Many traditional book publishers have found the apps market hard going too, launching what they feel are creative, fun digital versions of their stories, only to see them flop on the app stores. Huang, who spent his time at Penguin launching a series of digital projects, thinks the industry hasn’t always got its products right.
“A lot of the book-apps where you read, play some games, and read again are expecting children and parents to adopt a completely new behaviour rather than how parents and children have read together for centuries,” he said.
“The psychology of the mind when reading is not the same as when you’re playing a game, but I think a lot of the disappointment that publishers have had came from trying to mash up the two in a way that doesn’t work, because it requires a change of state-of-mind in one sitting.”
That may not be a universal view. Fellow British firm Nosy Crow, for example, has been building its apps business by gradually introducing more gaming elements into its fairytale apps – particularly its recent Jack and the Beanstalk. Both companies are slowly but surely finding audiences for their different approaches.
Huggins suggests that disappointment in the more independent waters of the children’s apps industry may be down to the ease of self-publishing on the app stores, and the challenges of then marketing those apps successfully.
“It’s become incredibly easy for a creator or a small group of creators to come together to make something really lovely and stick it out into the world, in the same way that anybody can write a book and self-publish it. As we know, that is a long, long way from commercial success,” he said.
“With our [pre-Me Books] The Land of Me apps, we tasted what it’s like to make something beautiful that you’re really proud of, which you then watch flounder commercially. Putting an app somewhere where people can actually get it is only 10% of the battle, but often when you’re doing it, you think it’s 80%.”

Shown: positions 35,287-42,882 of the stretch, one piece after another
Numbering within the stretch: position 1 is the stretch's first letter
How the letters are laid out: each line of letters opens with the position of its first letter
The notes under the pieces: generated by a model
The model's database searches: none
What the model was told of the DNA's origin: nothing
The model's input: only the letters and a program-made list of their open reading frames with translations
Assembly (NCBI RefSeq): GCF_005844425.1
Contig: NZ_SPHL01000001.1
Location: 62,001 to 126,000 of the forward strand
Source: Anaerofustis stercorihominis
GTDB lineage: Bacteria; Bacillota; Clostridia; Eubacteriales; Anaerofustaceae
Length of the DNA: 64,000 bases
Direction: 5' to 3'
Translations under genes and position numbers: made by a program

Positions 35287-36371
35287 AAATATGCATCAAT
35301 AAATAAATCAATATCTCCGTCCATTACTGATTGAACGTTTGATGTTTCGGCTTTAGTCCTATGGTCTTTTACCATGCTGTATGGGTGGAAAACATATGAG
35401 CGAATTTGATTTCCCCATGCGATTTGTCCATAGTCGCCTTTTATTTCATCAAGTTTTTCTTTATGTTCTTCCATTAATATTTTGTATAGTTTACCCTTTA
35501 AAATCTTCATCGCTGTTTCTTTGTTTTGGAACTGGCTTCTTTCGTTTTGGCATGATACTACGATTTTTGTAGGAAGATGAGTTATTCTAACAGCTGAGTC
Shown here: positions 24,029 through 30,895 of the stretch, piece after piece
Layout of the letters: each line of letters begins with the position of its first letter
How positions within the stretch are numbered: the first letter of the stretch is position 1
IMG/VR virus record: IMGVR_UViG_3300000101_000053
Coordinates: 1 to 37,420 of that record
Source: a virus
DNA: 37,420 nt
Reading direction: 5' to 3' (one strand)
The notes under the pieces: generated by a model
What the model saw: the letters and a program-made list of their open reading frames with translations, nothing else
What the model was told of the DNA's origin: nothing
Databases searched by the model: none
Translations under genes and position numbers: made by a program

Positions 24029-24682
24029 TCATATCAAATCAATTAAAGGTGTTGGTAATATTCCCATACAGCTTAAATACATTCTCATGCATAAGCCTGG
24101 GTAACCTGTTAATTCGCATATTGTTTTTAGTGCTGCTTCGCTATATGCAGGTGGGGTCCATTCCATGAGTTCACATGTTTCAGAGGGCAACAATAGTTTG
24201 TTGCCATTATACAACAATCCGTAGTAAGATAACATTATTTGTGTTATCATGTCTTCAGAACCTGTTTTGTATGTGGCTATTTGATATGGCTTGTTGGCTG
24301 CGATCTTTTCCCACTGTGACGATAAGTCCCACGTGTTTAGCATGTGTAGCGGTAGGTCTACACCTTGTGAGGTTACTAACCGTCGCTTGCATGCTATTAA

Another widely-debated topic within the publishing industry is the question of whether apps are distracting children away from reading. Witness the study revealed by Nielsen Book in September 2013 suggesting that the percentage of children reading for pleasure was falling, even as their app usage rose.
Made in Me is one of the companies aiming to prove that apps can support early reading, not harm it. Huggins thinks that it’s an “adult thing” to become “obsessed with format” in terms of whether children like games and apps more or less than books.
“Kids love characters and stories, and they will do whatever it takes – whether it’s paper or glass, book-app or game-app, to get the characters and stories that excite them and have what they want. Are books doomed because there are more ‘exciting’ things to do on devices? That’s an adult mentality, and it’s 100% wrong,” said Huggins.
“It’s simply not the case. I’ve had my five year-old boy – who’s a prime case for someone turning their nose up at something like Me Books because he’d rather play Temple Run – march up to me wanting to buy one of those Newsstand magazine apps. I explained to him that it was a magazine, not a game, but he said ‘cool!’ and then I watched him devour it page-by-page.”
He suggested that this revealed a wider truth: “Kids don’t see the difference between physical and digital. They will pick up whatever allows them to get to the characters and stories they want.”
Huang chipped in: “It’s also true that when publishers try to ‘gamify’ their books, and they become a really crap reading experience with a really stupid game or animation, kids think it’s a bit lame. Product development shouldn’t be about throwing in every capability that the device offers to make a really crap book. You shouldn’t try to do everything.”
guardian.co.uk © Guardian News and Media Limited 2010